Once More with Feeling: A reinvention of ‘hysteria’ using photography, performance and autofiction.

In this practice-based research project I use photography, performance and autofiction to interrogate and represent contemporary female experience of the condition known as ‘hysteria’.  

Hysteria manifests itself as bodily symptoms with no organic cause. Sigmund Freud says it is rooted in repression. The conscious mind rejects an inadmissible thought or memory and pushes it into the unconscious. The repressed thought may then return in the form of bodily symptoms. Although Freud and neurologist Jean-Martin Charcot before him rejected the association of hysteria with the uterus, making it an essentially female disorder, they retained the hypothesis of a conflict of a sexual nature at work in the aetiology of the illness. Later Jacques Lacan posits the female hysteric as one who never ceases to ask the question ‘what is it to be a woman?’

In my ‘reinvention’ of hysteria I turn to Freud’s writings on hysteria and Lacanian elaborations on the subject. I also consider visual representations of hysteria from early medical iconography to contemporary artistic practices.The now infamous black and white photographs of hysterics that were taken at the Salpêtrière hospital in the late nineteenth century, have become synonymous with hysteria. Hysteria tends to be thus relegated to an outdated theatre of suffering. I want to find another way to represent hysteria which avoids such stereotyping and doesn’t reduce the image of the hysteric to the sensationalist spectacle of an idealised suffering.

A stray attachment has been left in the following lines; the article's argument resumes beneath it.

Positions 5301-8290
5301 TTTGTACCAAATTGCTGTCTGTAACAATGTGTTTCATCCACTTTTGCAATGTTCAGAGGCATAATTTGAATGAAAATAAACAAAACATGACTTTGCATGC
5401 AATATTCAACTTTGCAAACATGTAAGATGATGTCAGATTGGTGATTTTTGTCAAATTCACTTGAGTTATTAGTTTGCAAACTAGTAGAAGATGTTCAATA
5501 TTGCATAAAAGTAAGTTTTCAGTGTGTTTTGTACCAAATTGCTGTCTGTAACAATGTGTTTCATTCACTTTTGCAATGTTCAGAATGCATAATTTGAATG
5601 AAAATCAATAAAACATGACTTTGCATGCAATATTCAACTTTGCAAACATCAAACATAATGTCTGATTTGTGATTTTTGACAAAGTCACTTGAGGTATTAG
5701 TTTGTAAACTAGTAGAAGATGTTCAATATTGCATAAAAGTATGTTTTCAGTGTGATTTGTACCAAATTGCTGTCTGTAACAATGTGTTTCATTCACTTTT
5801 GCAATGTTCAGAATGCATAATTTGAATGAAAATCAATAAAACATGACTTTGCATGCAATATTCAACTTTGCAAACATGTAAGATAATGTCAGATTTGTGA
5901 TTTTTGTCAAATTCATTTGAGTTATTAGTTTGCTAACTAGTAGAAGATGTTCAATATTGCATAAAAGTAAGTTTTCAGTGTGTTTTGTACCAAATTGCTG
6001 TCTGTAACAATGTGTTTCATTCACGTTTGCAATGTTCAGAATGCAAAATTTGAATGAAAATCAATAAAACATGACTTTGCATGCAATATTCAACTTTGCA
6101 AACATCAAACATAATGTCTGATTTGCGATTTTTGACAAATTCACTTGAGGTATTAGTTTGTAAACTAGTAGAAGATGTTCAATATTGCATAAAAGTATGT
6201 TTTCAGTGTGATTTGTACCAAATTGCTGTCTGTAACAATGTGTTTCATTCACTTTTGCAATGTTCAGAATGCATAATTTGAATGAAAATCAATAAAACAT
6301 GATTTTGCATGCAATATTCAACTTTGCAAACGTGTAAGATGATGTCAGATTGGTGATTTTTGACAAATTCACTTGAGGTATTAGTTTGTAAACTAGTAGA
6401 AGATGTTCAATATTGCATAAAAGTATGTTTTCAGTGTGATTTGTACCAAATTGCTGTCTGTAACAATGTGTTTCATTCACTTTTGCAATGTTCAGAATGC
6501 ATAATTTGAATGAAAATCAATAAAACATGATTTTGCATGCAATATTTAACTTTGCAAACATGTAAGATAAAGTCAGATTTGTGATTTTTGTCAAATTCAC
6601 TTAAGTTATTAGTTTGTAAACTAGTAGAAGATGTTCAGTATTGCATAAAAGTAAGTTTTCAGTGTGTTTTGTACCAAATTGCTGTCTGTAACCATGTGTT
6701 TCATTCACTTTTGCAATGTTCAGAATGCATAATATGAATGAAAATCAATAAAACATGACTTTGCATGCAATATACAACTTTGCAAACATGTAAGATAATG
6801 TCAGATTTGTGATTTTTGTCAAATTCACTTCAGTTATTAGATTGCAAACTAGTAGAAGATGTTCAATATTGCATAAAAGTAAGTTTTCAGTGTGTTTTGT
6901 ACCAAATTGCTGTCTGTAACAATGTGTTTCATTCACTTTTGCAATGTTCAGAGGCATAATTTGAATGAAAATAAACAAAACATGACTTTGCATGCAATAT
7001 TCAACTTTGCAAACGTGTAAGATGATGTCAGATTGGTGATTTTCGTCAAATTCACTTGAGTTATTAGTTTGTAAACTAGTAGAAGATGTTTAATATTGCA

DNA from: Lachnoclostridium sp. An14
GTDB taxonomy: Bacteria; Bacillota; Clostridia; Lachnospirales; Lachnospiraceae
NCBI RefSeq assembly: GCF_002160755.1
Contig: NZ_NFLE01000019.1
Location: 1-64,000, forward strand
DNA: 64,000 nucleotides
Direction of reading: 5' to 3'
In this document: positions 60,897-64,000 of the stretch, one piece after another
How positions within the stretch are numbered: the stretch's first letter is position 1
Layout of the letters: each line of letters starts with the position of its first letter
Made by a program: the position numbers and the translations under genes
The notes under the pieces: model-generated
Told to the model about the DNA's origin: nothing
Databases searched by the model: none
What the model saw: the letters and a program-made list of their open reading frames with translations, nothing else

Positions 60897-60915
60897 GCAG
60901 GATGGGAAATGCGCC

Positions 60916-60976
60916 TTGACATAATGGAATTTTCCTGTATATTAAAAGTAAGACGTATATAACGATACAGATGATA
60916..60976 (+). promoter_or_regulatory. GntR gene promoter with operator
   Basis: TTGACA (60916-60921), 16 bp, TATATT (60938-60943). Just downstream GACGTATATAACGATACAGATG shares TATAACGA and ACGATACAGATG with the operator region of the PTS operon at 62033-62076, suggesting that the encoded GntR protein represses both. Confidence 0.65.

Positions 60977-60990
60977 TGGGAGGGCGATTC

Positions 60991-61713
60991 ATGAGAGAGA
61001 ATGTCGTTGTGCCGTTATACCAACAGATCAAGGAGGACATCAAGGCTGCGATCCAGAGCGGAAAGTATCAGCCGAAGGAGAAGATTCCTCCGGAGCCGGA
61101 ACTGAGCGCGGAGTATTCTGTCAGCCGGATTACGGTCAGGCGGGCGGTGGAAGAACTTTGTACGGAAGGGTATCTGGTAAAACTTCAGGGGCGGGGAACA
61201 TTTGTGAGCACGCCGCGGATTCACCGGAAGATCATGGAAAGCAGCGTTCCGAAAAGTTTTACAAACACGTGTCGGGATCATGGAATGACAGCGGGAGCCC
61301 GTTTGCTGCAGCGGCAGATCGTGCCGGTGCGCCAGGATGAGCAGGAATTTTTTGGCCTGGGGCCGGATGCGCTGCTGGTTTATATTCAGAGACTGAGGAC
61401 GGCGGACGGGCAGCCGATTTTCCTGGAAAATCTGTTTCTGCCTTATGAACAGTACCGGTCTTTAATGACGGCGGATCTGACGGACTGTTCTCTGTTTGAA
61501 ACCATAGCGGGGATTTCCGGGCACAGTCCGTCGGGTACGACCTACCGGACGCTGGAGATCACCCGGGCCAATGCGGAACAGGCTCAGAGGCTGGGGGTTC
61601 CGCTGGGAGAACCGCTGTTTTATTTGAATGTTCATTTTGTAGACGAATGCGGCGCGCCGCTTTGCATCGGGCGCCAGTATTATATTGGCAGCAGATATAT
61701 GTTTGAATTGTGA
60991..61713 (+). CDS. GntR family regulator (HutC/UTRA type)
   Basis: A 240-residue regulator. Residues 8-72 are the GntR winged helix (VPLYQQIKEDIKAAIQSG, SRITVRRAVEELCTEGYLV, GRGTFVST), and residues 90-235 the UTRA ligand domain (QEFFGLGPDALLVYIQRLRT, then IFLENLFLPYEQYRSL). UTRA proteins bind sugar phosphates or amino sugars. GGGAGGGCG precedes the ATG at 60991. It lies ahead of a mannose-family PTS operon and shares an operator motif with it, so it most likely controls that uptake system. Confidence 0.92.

I seek to tell the hysterics’ story ‘once more with feeling’. I create narratives in images and texts, which weave together references to Breuer and Freud’s Studies in Hysteria (1895), Gustave Flaubert’s Madame Bovary (1856) and personal experiences which I situate within fiction. In doing so my work slips constantly between fact and fiction. This slippage builds upon the ambiguity that characterises the hysteric’s speech and her reputation as an unreliable narrator.

I focus on my protagonist’s internal conflicts in and attempt to listen to what she has to say rather than remain fascinated by the image of her condition. Taking my lead from Freud, who turned away from the observation of symptoms to listen to what his female patients were telling him, I aim to create a space between image and text, in the non-correspondence between image and text, in which my character asks what is her desire and the viewer/reader may hear the echoes of their own uncertainties.